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Infinitely differentiable complex functions

  1. Jun 23, 2013 #1

    ppy

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    Hi
    I am attempting to self-study Complex Analysis but i am confused over a couple of points.

    1 - my book says "if a complex function is differentiable once throughout its domain of definition then it is infinitely differentiable" . How does this apply to z^2 ? If you differentiate it once you get 2z, differentiating again gives 2 and once more gives 0.

    2- My book states that this infinitely differentiable point contrasts with the real case and gives an example of f(x)=0 for x≤0 and f(x) = x^2 for x≥0 and then goes on to say the second derivative at 0 does not exist, being 0 from the left and 2 from the right. But it seems to me that the same would happen for z^2 ?

    Thanks
     
  2. jcsd
  3. Jun 23, 2013 #2

    Fredrik

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    And if you do it again, you get 0. Next time, 0. Next time, 0. Next time,...

    You never get something like |z|, which is not differentiable.

    Hm, the f defined by
    $$
    f(z)=
    \begin{cases}
    0 & \text{if }\operatorname{Re} z<0\\
    z^2 & \text{if }\operatorname{Re} z\geq 0
    \end{cases}
    $$ appears to be differentiable at 0, once, but not three times. So if we didn't both make the same mistake, you remember the theorem wrong. A quick look at Wikipedia suggests that this is the case.

    http://en.wikipedia.org/wiki/Holomorphic_function

    The theorem doesn't ensure that our f is smooth, because it's differentiable only at the point 0, not at every point in some open set that contains 0. Try applying the definition of "differentiable" to this f at some non-zero point on the imaginary axis.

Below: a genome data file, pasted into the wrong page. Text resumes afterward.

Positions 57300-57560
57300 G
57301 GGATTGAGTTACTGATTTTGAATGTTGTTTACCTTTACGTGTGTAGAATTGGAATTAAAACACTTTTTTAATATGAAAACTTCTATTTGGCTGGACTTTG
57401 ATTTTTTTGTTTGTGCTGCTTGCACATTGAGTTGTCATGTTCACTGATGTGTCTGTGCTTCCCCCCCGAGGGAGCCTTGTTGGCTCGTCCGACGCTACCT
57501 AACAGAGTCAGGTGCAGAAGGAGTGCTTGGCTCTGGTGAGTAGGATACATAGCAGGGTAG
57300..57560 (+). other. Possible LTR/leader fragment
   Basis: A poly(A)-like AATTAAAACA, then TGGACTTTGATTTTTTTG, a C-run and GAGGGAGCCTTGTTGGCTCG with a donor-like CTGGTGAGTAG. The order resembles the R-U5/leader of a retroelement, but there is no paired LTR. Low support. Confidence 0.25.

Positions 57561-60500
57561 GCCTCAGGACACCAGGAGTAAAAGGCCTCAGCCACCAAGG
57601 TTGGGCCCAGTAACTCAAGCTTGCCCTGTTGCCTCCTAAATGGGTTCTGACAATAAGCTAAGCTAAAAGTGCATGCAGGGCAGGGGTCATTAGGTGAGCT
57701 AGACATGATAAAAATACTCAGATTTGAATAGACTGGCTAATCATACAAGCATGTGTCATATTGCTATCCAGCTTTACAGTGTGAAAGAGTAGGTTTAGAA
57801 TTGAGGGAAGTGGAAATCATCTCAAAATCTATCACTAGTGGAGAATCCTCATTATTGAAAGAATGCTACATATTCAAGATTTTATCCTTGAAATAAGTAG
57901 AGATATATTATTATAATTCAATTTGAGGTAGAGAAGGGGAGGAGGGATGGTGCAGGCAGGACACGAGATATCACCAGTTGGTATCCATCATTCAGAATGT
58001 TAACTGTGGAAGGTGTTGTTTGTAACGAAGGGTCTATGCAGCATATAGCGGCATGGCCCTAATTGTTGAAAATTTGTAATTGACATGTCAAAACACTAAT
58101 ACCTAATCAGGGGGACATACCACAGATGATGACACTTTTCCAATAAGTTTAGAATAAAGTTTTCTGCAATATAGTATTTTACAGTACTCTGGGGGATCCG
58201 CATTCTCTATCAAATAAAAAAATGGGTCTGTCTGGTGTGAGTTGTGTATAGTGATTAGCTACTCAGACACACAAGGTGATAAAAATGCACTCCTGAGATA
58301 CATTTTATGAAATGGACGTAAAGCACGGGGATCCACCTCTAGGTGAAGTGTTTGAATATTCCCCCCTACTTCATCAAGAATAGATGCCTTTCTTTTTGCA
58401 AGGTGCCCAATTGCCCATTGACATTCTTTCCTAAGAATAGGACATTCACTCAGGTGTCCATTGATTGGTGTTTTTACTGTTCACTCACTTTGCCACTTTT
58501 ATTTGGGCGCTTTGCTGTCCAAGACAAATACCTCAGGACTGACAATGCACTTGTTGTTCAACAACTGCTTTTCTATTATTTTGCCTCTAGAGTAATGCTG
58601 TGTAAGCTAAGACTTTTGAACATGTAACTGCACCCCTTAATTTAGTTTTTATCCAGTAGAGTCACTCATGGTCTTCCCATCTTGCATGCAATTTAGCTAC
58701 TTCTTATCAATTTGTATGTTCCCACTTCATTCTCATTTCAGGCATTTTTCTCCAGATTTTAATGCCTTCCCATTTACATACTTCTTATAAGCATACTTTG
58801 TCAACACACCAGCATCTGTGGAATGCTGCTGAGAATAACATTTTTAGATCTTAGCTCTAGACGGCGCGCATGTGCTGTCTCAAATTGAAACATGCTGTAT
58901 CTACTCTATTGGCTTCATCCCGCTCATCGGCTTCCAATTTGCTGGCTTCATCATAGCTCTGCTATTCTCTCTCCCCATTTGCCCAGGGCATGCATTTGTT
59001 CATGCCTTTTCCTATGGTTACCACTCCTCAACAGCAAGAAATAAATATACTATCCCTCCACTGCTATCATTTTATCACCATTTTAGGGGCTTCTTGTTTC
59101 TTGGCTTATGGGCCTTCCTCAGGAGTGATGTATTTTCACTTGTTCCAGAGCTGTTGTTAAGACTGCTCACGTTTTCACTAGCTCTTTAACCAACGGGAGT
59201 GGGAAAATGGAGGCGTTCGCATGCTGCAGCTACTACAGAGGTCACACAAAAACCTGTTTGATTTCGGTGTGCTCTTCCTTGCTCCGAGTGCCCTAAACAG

Note that in the real case, the function is differentiable on all of ℝ, not just at 0.
     
  4. Jun 23, 2013 #3

    ppy

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    Thanks for your reply but i'm still confused on 2nd point.
    If I differentiate z^2 once I get 2z. Differentiating again gives 2 so at the point 0 I have 2 different derivatives ; 0 and 2 so the derivative doesn't exist as in the real case ?

    PS the book i'm using is "functions of a complex variable" by D.O. Tall
     
  5. Jun 23, 2013 #4

    Fredrik

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    That's right. Both in the real case and in the complex case, the first and second order derivatives exist, but the third order derivative doesn't.
     
  6. Jun 23, 2013 #5

    ppy

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    Thanks again but my book says that complex analytic functions are always infinitely differentiable in contrast to real functions but the above example shows that x^2 and z^2 are both not infinitely differentiable if we have f(x)=0 and f(z)=0 for x<0 and Re(z)<0
     
  7. Jun 23, 2013 #6

    Fredrik

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    Do you mean "complex differentiable"? In that case, you are either remembering or interpreting the theorem wrong. See my comment in post #2, including the Wikipedia quote. The result we found doesn't contradict the theorem that says that functions that are complex differentiable on an open set are complex analytic on that set, because {0} is not an open set.
     
  8. Jun 23, 2013 #7

    Office_Shredder

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    The function f(z) = z2 for Re(z) > 0, 0 for Re(z) <=0 is not even continuous at, any point on the imaginary axis except for 0. The infinite differentiability theorem you're quoting relies on the domain of definition being open, and this is a good example of why (if you cut out just the imaginary axis but leave the origin, then your domain is not open)
     
  9. Jun 24, 2013 #8

    mathman

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    There seems to be some confusion about the function under discussion.
    f(z) = z2 for ALL z is analytic.
    f(x) = x2 for x >0 and f(x) = 0 otherwise is not.
     
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